You know, as happens with judicial rulings. They're largely based on preceding decisions and interpretations of the law, unless it becomes apparent that some aspect (of the law) hasn't been considered in the courts before.

                      Precedent. A basic part of our justice system.

                      Just saying.

                      Comment


                      • #12
                        BigWal if that's the case then how are landlords supposed to protect themselves from bad tenants if they wont be able to look them up on the database?

                        Comment


                        • #13
                          No mate - you can still look up individual people / companies / addresses. No problem with that.

                          It just makes it harder to read through all successive (i.e. a range of) TT decisions to find anything more than bread and butter decisions such as "hasn't lodged bond" / "is charging electricity without an individual check meter" / "is x days in arrears" / "has caused $x amount of damage". i.e. decisions and rulings which aren't straight forward.

                          The non-bread-and-butter decisions contain the fish hooks that people should be aware of, and which aren't easily found. (even more so now)

                          ------

                          FYI - post edited to replace "and individual check meter" with "an individual check meter"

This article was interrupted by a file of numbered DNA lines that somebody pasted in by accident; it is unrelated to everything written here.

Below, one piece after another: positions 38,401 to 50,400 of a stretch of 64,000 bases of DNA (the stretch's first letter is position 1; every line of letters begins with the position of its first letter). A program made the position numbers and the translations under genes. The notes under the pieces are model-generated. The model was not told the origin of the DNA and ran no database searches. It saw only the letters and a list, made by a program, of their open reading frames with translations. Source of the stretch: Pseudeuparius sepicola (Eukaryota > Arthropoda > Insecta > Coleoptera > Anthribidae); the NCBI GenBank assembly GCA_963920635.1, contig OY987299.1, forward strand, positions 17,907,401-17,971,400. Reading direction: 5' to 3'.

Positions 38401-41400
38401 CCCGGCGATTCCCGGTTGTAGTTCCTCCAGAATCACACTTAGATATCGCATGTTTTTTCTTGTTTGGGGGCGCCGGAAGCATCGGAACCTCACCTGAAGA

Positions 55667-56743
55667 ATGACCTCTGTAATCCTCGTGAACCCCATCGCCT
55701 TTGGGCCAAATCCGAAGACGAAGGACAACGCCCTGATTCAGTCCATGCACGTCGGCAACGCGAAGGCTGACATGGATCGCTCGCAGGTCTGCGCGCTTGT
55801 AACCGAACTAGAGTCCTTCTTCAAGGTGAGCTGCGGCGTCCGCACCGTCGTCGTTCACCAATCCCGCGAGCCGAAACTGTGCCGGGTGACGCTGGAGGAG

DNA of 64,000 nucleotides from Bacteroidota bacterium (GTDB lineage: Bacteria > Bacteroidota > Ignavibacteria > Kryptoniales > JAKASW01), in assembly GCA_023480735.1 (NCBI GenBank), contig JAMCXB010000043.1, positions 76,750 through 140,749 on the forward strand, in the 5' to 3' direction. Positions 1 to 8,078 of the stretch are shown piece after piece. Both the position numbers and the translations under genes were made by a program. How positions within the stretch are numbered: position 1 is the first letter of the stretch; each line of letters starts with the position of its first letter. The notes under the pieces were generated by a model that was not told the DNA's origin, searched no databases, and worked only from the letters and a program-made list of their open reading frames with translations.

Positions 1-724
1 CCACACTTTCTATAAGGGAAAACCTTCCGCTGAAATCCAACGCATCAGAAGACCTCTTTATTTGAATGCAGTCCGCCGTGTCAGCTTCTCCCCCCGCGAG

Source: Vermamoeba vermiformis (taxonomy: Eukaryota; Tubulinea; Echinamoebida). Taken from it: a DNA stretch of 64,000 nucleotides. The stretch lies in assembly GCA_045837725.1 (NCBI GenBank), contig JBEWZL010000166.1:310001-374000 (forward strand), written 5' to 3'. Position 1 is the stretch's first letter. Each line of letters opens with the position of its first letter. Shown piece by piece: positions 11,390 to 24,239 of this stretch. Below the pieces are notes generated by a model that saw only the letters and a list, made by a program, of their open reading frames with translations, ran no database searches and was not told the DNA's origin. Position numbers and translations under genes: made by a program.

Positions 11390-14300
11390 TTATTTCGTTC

Comment


                          • #14
                            Thanks for clarifying that BigWal. Just out of interest what was the ruling on charging for power without an individual check meter?
                            A couple of my properties i include the power in the rent and was informed by TT that was fine as long as i did not nominate a value for the power as it cannot be ascertained accurately so it has to be zero $, the same goes for water if no meter.
                            Seems a little off in some respects but i checked with TT a few times they informed me that if you did nominate a fixed value for the power the tenant could in theory argue that they were not using that amount which goes back to a circular argument to some degree.

                            Comment


                            • #15
                              Sorry - can't help with regards to your check meter question. From memory there are a few subleties, but you really should have a check meter, unless you have some specific terms in your rental agreement.

                              Again, from memory there were quite a few decisions that came down along the lines of "you need a check meter", so I didn't comment on them in my original post above, as I assumed that was a reasonably common TT issue / discussion.

                              My personal take-away though is that a check meter is recommended whenever you have a power supply to multiple rentals, and is also recommended instead of including the power component in the rent (may exclude boarding houses?).

                              But to hark back to my previous comment - how is anybody supposed to know when (and if) to use a check-meter when they can't search previous TT rulings either:

                              a) by painstakingly going through each one by typing in successive web addresses and reading the decision
                              b) by searching for relevant key words in TT decisions.

                              a) is possible (but now just got harder, as I explained before), but b) is simply not possible, and I can see no other reason why other than the TT doesn't want people to find prior precedent to challenge decisions they make.

                              And again, publicly accessible case precedent is good enough for the court, so why isn't it good enough for the TT?

                              Comment